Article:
Jersey is a tactically valuable island and well guarded. I was assured that they can put 35,000 men fully armed in the field to-morrow and most of them expert shots. The whole force is mobilised and one passes the forts with the consciousness of a dozen eyes watching. Guernsey is much the same and at present very short of labour: loading cargo was difficult from sheer lack of loaders. Our stoker had gone and been replaced by passengers, but the remainder of the actual ship staff escaped. Most of the jetty workmen had gone; many of the tradesmen had downed tools and answered the call of their honour. A prosperous barber with two shops at Guernsey and one at Jersey had obeyed with the rest, and in the one remaining shop left open customers were shaving themselves and paying well for the privilege. Yet, in the midst of it all Candie Gardens were full of a laughing, flirting crowd, the picture theatres were packed and life went on as before with all the more noise perhaps, to drown the weeping of the poor abandoned women.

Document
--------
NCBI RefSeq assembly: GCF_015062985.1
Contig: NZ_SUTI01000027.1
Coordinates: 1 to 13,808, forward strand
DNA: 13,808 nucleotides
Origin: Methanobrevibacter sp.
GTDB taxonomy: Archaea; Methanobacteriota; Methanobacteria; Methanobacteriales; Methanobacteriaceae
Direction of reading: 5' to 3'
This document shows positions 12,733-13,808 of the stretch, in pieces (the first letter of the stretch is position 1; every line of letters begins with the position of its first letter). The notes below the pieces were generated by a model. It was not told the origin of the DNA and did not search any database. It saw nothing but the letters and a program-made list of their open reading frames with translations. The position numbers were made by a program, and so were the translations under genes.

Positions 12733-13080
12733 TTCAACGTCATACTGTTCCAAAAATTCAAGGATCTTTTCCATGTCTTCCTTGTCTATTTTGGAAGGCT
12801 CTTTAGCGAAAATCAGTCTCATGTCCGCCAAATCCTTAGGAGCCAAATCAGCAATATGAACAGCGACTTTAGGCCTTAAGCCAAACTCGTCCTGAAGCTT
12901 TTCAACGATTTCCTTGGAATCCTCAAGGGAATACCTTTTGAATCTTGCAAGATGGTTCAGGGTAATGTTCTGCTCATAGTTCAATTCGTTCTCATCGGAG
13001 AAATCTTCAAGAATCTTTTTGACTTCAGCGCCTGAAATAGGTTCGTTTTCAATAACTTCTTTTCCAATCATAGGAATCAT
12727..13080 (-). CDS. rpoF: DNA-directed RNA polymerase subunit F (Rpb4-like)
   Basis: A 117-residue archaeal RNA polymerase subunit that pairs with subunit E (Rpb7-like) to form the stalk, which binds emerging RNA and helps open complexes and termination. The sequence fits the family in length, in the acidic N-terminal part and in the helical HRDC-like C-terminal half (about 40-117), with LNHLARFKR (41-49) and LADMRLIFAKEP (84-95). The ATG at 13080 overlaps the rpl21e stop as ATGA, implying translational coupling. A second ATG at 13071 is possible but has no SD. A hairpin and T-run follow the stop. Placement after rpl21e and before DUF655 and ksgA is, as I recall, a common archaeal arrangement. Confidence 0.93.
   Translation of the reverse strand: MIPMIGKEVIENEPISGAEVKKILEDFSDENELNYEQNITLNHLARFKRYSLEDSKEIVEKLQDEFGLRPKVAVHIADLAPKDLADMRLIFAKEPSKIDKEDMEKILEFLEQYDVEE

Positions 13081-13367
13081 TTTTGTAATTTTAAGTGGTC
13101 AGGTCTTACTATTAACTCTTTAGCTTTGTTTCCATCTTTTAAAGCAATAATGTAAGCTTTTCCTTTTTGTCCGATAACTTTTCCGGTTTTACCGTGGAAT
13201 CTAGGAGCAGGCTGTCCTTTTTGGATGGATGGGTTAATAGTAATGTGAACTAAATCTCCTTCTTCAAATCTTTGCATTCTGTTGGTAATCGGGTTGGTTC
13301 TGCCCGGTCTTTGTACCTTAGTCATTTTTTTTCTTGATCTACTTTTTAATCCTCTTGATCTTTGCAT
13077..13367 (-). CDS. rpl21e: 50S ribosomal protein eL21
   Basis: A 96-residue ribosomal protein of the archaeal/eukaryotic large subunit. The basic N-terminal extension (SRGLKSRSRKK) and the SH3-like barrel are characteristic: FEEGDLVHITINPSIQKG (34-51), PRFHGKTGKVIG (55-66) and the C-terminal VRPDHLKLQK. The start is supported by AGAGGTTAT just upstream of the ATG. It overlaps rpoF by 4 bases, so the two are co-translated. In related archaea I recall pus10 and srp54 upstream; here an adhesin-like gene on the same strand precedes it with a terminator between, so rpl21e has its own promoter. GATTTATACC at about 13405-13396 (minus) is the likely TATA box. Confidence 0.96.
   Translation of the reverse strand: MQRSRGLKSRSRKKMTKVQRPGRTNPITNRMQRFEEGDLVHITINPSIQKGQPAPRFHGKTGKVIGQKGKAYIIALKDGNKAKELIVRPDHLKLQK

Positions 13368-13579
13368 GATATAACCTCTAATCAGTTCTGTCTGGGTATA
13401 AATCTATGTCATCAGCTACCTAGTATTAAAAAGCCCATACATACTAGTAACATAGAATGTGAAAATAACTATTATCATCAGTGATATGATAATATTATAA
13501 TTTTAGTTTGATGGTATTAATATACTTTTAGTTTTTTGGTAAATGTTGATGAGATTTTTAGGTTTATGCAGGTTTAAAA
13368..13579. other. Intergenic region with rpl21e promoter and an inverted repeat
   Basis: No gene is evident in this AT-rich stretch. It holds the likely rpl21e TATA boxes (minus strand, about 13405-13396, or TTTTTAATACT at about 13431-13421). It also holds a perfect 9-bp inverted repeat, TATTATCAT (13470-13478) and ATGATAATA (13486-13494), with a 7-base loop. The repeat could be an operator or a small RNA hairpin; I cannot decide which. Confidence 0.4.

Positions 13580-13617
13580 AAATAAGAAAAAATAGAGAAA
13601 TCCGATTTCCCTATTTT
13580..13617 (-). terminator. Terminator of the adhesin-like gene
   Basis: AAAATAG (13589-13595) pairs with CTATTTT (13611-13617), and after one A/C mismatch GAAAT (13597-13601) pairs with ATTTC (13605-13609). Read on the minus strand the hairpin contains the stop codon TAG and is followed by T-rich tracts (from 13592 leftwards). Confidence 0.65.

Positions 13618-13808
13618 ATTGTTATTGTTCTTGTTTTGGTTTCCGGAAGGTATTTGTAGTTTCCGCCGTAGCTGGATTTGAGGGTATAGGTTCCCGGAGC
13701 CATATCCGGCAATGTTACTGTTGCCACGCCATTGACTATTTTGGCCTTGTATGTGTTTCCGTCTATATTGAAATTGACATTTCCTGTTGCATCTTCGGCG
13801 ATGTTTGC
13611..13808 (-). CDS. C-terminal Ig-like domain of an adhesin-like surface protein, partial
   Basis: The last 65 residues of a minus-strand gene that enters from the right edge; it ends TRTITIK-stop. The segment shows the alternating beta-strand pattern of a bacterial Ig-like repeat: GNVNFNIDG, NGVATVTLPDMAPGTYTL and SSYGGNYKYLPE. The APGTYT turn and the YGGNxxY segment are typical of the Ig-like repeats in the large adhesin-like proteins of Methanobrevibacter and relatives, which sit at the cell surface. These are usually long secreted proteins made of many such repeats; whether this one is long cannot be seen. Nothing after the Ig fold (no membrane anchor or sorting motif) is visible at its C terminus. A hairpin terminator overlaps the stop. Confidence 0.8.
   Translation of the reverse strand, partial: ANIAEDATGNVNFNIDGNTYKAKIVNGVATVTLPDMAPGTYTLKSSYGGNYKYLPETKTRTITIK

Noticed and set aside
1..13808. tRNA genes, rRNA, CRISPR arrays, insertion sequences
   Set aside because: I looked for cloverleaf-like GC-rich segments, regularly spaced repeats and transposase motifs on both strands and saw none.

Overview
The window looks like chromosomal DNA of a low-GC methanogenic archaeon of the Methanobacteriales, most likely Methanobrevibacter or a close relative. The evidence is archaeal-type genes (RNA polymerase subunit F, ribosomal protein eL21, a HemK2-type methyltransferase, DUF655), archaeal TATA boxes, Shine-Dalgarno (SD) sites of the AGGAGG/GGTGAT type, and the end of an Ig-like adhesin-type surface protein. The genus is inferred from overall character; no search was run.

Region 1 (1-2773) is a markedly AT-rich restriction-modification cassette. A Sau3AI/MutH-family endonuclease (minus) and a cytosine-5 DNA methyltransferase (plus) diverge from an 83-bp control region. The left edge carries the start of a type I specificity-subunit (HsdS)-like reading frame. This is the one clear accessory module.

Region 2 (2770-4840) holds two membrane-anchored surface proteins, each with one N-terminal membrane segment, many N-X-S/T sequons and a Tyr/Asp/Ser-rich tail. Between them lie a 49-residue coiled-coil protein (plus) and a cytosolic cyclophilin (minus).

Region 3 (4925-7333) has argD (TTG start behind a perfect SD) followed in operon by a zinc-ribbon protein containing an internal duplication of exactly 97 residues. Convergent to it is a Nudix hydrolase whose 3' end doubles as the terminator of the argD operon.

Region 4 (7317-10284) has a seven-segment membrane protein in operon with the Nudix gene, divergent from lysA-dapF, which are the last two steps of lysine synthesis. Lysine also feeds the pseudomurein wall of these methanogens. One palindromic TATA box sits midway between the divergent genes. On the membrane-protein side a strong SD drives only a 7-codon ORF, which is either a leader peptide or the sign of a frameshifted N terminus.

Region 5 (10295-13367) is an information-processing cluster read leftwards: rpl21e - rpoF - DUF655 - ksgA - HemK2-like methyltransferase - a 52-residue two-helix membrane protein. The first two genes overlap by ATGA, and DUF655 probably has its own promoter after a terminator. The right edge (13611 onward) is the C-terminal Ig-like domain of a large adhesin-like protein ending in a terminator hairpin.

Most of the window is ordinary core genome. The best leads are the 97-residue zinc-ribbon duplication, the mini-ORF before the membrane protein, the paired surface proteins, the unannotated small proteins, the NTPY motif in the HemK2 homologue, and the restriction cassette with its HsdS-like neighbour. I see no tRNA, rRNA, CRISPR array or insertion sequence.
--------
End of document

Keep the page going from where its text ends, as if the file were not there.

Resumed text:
We left in the morning: I have a vague recollection of being wakened about 2.30 a.m. to the tune of some violent abuse because some rope had fouled the steering gear; but my day had been packed too tightly for anything to compete with Morpheus and this may have been a dream. Eight o’clock found us listening to the rhythmic clatter of the broken flints falling from the machines on the quay-side at St. Sampson’s. The hours passed but no loading commenced and it was not till the Tuesday evening that the captain was notified not to sail without further orders from London.